30. Wilde MC, Castriotta RJ, Lai JM, et al. Cognitive impairments in patients with traumatic brain injury and obstructive sleep apnea. Arch Phys Med Rehabil. 2007;88(10):1284-1288.

31. Diekelmann S, Born J. The memory function of sleep. Nat Rev Neurosci. 2010;11(2):114-126.

32. Walker MP, Brakefield T, Morgan A, et al. Practice with sleep makes perfect: sleep-dependent motor skill learning. Neuron. 2002;35(1):205-211.

33. Walker MP, Stickgold R, Alsop D, et al. Sleep-dependent motor memory plasticity in the human brain. Neuroscience. 2005;133(4):911-917.

34. Marshall L, Born J. The contribution of sleep to hippocampus-dependent memory consolidation. Trends Cogn Sci. 2007;11(10):442-450.

35. Sonni A, Spencer RMC. Sleep protects memories from interference in older adults. Neurobiol Aging. 2015;36(7):2272-2281.

36. Makley MJ, English JB, Drubach DA, et al. Prevalence of sleep disturbance in closed head injury patients in a rehabilitation unit. Neurorehabil Neural Repair. 2008;22(4):341-347.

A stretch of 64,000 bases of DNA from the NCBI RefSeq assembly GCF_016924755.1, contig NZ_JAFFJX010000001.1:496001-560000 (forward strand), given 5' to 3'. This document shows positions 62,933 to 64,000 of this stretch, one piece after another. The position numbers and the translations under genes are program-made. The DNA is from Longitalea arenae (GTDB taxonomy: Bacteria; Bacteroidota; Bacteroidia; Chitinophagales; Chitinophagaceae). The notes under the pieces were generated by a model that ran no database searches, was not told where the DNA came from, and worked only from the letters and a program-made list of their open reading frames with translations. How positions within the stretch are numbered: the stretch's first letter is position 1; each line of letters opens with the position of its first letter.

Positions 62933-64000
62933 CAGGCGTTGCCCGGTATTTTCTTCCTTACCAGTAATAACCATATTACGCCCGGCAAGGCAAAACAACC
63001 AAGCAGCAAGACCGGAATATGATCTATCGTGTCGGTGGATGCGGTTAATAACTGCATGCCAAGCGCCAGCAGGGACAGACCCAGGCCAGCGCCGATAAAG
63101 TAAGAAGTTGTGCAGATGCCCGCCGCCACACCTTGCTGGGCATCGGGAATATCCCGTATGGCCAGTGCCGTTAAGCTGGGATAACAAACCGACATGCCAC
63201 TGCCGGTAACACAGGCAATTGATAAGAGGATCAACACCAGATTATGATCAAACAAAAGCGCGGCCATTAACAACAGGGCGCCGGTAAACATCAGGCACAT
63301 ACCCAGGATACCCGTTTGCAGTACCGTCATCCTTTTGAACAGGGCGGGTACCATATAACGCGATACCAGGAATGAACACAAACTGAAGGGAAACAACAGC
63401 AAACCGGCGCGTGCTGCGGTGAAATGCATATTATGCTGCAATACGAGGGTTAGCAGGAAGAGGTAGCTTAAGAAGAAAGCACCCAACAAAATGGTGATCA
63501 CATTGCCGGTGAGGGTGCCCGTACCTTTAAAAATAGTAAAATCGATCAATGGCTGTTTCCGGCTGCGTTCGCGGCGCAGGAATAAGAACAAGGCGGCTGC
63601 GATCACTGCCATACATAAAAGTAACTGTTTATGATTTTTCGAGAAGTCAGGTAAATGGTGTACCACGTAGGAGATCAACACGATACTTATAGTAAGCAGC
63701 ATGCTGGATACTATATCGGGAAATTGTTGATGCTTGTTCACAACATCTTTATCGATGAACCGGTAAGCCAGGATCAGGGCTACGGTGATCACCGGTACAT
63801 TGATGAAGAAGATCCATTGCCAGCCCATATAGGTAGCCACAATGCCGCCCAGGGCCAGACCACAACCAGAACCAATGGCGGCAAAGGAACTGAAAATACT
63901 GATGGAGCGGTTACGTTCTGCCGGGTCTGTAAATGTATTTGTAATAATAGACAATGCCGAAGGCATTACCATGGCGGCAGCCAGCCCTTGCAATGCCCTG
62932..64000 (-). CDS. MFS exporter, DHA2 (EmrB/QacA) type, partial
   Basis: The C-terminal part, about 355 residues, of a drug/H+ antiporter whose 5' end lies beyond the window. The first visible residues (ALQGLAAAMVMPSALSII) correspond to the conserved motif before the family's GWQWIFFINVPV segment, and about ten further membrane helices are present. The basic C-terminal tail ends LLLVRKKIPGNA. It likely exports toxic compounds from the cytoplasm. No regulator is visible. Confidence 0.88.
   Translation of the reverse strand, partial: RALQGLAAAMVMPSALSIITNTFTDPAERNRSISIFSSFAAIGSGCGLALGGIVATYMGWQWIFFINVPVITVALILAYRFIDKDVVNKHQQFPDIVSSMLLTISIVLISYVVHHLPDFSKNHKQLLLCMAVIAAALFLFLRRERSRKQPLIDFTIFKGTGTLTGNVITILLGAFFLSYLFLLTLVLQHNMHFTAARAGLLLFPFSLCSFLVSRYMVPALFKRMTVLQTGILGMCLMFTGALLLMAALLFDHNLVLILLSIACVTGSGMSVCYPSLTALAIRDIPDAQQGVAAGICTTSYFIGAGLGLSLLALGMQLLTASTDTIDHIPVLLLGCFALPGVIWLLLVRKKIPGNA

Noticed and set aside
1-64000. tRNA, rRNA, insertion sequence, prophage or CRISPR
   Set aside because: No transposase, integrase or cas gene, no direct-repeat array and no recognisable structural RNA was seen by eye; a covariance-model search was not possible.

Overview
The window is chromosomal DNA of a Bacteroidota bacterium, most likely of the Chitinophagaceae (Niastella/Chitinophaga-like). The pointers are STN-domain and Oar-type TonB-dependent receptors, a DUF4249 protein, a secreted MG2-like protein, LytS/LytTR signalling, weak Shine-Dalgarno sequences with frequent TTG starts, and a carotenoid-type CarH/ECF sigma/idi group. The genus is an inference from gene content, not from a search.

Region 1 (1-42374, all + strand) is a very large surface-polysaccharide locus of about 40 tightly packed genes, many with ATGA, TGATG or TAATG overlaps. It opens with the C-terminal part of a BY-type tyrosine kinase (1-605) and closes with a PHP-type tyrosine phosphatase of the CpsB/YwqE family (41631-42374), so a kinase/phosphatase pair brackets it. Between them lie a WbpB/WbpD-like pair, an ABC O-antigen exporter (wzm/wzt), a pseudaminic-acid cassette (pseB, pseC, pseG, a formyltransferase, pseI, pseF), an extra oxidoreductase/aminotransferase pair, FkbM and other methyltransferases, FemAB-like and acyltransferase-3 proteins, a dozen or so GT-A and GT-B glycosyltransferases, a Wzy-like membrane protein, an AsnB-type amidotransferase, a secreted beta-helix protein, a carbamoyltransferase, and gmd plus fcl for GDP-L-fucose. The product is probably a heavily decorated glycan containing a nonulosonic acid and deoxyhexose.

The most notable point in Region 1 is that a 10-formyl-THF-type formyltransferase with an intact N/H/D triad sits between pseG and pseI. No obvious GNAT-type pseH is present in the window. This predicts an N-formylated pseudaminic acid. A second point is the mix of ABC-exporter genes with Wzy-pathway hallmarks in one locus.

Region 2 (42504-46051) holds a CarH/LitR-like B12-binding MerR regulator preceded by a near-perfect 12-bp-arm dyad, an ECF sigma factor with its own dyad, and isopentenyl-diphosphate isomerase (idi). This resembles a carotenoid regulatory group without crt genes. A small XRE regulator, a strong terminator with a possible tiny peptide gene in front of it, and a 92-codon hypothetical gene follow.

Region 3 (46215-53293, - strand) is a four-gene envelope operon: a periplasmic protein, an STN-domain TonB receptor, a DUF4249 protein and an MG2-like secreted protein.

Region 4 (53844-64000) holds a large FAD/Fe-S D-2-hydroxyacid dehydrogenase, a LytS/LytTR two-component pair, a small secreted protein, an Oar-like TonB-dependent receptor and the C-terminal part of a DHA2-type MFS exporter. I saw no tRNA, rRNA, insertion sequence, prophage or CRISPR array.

37. Wiseman-Hakes C, Murray B, Moineddin R, et al. Evaluating the impact of treatment for sleep/wake disorders on recovery of cognition and communication in adults with chronic TBI. Brain Inj. 2013;27(12):1364-1376.

38. Johns MW. A new method for measuring daytime sleepiness: the Epworth sleepiness scale. Sleep. 1991;14(6):540-545.

39. Kamper JE, Garofano J, Schwartz DJ, et al. Concordance of actigraphy with polysomnography in traumatic brain injury neurorehabilitation admissions. J Head Trauma Rehabil. 2016;31(2):117-125.

40. Ponsford JL, Ziino C, Parcell DL, et al. Fatigue and sleep disturbance following traumatic brain injury—their nature, causes, and potential treatments. J Head Trauma Rehabil. 2012;27(3):224-233.

41. Naeser MA, Saltmarche A, Krengel MH, et al. Improved cognitive function after transcranial, light-emitting diode treatments in chronic, traumatic brain injury: two case reports. Photomed Laser Surg. 2011;29(5):351-358.

42. Morries LD, Cassano P, Henderson TA. Treatments for traumatic brain injury with emphasis on transcranial near-infrared laser phototherapy. Neuropsychiatr Dis Treat. 2015;11:2159-2175.

Related Videos
atomic bomb
atomic fallout
stop violence
stopping stigma
© 2024 MJH Life Sciences

All rights reserved.